• Parque Juan Jose Cañas - Juan Jose Cañas Park
  • Ex-Casa Presidencial - Ex-Presidential House
  • Monumento a los proceres de la independencia - Funding Fathers Monument
  • Museo Militar - Army Museum
  • Mapa en Relieve - Relief Map
  • Cuartel Gral. PNC
  • Iglesia la Merced
  • Mercado Ex-cuartel - Handcraft Market
  • Plaza Libertad
  • Iglesia El Rosario
  • Teatro Nacional - National Theatre
  • Plaza Morazán - Morazán Square
  • Kilometro 0 SS - City Kilometer 0
  • Catedral Metropolitana - Cathedral
  • Plaza Barrios - Barrios Square
  • Plaza El Trovador - El Trovador Square
  • Mercado Municipal San Jacinto - San Jacinto Municipal Market

San Salvador (English: Holy Savior) is the capital city of El Salvador, and the capital of the San Salvador department, founded in 1525, was the first capital city in Central America established by the Spanish colonizers. When El Salvador became independent in 1821, San Salvador had a population of 10,000. A large migration of rural residents to the capital increased the population to 25,000 by 1825.

It is the country's most populated municipality as well as its most important political, cultural, educational and financial center. The San Salvador Metro Area is the core nucleus of El Salvador and is one of the largest urban centers in the Central America isthmus. You will see Gothic- and Modernist-style cathedrals. Architecturally, San Salvador's noteworthy structures have distinct Modern, Googie and Populuxe influences, similarly to those of Los Angeles, a city San Salvador is influenced by. As a gamma global city, San Salvador is also an important financial center hub within Central America.

Diego de Holguín became the first mayor of San Salvador after the town was founded on April 1, 1525. The town changed location twice, in 1528 and 1545. Originally established in what is now the archaeological site of Ciudad Vieja, north of the present-day city, it was moved to the Valle de Las Hamacas, so named for the intense seismic activity that characterizes it.

  • TIME : 10.00 am until 1.00 pm (3 hours including a 15 minute break)
  • TOUR PRICE : $24 adults, $15 If you bring your own bike.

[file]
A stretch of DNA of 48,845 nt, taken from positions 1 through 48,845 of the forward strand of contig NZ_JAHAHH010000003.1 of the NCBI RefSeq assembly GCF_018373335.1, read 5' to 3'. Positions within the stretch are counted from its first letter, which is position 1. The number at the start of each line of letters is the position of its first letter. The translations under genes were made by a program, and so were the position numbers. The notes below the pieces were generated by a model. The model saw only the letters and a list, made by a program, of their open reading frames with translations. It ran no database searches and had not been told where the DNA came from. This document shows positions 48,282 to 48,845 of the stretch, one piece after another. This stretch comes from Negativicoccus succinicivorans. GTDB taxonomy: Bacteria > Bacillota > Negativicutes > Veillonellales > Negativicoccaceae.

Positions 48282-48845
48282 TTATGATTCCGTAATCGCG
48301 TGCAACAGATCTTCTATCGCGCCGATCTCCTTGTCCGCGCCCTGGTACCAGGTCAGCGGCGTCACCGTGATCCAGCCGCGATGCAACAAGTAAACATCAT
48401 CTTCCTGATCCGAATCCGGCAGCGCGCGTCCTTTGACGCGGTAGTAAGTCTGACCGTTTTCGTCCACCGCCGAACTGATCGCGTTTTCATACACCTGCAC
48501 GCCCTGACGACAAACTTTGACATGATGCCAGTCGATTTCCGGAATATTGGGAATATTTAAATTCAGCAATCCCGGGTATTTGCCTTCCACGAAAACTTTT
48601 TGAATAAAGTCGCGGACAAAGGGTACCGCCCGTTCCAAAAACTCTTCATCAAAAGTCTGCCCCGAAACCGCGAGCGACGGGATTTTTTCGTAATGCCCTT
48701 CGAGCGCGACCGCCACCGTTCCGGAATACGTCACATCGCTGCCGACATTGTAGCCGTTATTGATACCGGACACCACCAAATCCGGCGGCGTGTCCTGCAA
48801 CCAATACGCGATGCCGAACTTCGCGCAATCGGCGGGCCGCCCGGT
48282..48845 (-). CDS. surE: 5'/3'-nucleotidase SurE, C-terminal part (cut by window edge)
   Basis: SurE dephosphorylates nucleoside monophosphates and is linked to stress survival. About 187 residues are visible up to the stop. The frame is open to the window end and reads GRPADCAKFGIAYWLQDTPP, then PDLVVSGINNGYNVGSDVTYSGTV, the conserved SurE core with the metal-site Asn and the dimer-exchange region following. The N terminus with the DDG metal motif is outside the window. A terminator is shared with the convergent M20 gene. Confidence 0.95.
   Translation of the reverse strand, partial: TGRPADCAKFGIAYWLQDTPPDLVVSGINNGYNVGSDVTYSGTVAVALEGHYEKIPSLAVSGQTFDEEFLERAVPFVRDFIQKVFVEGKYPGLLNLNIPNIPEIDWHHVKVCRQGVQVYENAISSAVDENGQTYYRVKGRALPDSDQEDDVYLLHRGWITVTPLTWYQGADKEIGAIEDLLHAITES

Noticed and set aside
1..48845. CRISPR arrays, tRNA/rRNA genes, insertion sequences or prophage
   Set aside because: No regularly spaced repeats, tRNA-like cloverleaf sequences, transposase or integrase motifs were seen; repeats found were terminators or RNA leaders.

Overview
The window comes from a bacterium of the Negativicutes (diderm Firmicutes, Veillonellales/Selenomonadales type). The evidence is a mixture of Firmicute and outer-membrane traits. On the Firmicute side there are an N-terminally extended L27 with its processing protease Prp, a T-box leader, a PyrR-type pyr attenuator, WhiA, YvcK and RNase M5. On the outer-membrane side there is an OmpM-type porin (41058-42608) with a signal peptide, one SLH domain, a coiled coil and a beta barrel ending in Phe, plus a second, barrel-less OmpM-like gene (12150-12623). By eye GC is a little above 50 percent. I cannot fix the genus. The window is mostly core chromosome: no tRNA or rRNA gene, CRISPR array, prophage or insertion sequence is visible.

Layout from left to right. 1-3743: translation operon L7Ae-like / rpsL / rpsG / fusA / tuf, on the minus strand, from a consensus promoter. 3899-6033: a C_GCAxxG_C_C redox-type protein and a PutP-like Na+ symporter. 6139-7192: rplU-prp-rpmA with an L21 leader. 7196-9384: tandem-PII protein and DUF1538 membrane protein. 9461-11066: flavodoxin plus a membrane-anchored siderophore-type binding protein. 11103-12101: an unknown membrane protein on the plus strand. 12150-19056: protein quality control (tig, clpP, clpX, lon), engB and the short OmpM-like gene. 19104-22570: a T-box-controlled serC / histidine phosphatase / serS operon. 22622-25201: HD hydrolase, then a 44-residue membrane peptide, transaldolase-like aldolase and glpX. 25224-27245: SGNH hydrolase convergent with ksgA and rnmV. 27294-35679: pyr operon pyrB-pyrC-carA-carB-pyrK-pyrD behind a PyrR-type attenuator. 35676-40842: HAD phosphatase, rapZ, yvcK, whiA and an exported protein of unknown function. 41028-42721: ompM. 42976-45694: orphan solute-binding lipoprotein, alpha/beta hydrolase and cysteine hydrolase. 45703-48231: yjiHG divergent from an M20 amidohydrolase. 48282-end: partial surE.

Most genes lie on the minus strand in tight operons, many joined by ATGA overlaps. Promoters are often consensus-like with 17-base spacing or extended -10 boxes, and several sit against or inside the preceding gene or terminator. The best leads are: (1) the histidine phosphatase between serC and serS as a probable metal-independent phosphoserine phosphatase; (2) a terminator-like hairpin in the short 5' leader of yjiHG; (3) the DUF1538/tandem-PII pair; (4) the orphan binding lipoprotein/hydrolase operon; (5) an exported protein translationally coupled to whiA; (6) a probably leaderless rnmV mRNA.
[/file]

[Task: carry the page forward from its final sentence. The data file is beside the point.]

• TOUR INCLUDES : Bike hire, helmet, reflective vest, a bottle of water, museums entrance and rain poncho in the case of rain.
  • MEETING POINT : We meet 15min earlier at Parque Juan José Cañas, Calle a San Marcos. Reference points: Plaza San Jacinto, Ex-Casa Presidencial, Cuartel El Zapote.
  • RESERVATIONS : Reservations are required. CLICK HERE to book, or call +503 7683 2544 to check for late availability.

Even though the tour is safe we recommend the following:

  • TRIP PREPARATION : Please make sure that you have all your travel documents ready prior to your trip. If you are traveling to El Salvador this information could be helpful for: U.S. Citizens and visa requirements for Non U.S. Citizens
  • While most travelers to El Salvador experience no safety or security problems, the criminal threat in El Salvador is critical and a Travel Warning for El Salvador is in place.
  • A bike tour makes your experience particularly susceptible to the weather. Clients often call us to ask, “What happens if it rains during my bike tour?” To which we always respond – “There's no such thing as bad weather, only bad clothing choices." - So here you can see weather forecast and always be prepared for the occasion.
  • WHAT TO BRING : Money of course you will need it, and you can buy some stuff during the trip or you can tip our guide after the tour. We recommend that you only bring a few bucks just to buy additional water and juices along the way or for spending.
  • You may want to bring a hat, sunblock and long-sleeved shirt
  • Don't forget to bring your camera to snap those memories
  • Don't bring valuable objects like gold necklace, watches or similar
  • And last but not least, don’t forget your enthusiasm, curiosity and spirit of fun!

Zoom out to see the entire route.